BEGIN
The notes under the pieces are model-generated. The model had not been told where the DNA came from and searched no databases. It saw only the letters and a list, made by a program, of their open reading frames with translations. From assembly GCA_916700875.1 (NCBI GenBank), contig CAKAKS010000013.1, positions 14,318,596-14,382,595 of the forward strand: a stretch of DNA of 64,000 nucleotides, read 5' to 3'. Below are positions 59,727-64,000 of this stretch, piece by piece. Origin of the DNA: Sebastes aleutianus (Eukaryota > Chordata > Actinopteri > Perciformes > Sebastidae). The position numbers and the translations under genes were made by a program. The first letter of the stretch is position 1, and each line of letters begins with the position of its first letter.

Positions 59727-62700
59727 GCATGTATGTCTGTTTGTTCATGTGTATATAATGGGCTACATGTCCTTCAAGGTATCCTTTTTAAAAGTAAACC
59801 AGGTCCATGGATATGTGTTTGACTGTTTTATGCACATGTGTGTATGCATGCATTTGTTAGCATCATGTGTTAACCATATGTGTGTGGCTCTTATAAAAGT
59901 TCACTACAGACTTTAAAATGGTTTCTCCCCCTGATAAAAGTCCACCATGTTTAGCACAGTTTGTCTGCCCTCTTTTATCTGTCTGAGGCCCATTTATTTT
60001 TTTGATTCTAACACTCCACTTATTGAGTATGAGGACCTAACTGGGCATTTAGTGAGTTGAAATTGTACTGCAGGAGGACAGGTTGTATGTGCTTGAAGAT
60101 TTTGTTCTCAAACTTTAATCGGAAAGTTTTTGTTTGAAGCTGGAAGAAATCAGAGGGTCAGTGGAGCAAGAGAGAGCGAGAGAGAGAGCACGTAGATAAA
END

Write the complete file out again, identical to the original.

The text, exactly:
The notes under the pieces are model-generated. The model had not been told where the DNA came from and searched no databases. It saw only the letters and a list, made by a program, of their open reading frames with translations. From assembly GCA_916700875.1 (NCBI GenBank), contig CAKAKS010000013.1, positions 14,318,596-14,382,595 of the forward strand: a stretch of DNA of 64,000 nucleotides, read 5' to 3'. Below are positions 59,727-64,000 of this stretch, piece by piece. Origin of the DNA: Sebastes aleutianus (Eukaryota > Chordata > Actinopteri > Perciformes > Sebastidae). The position numbers and the translations under genes were made by a program. The first letter of the stretch is position 1, and each line of letters begins with the position of its first letter.

Positions 59727-62700
59727 GCATGTATGTCTGTTTGTTCATGTGTATATAATGGGCTACATGTCCTTCAAGGTATCCTTTTTAAAAGTAAACC
59801 AGGTCCATGGATATGTGTTTGACTGTTTTATGCACATGTGTGTATGCATGCATTTGTTAGCATCATGTGTTAACCATATGTGTGTGGCTCTTATAAAAGT
59901 TCACTACAGACTTTAAAATGGTTTCTCCCCCTGATAAAAGTCCACCATGTTTAGCACAGTTTGTCTGCCCTCTTTTATCTGTCTGAGGCCCATTTATTTT
60001 TTTGATTCTAACACTCCACTTATTGAGTATGAGGACCTAACTGGGCATTTAGTGAGTTGAAATTGTACTGCAGGAGGACAGGTTGTATGTGCTTGAAGAT
60101 TTTGTTCTCAAACTTTAATCGGAAAGTTTTTGTTTGAAGCTGGAAGAAATCAGAGGGTCAGTGGAGCAAGAGAGAGCGAGAGAGAGAGCACGTAGATAAA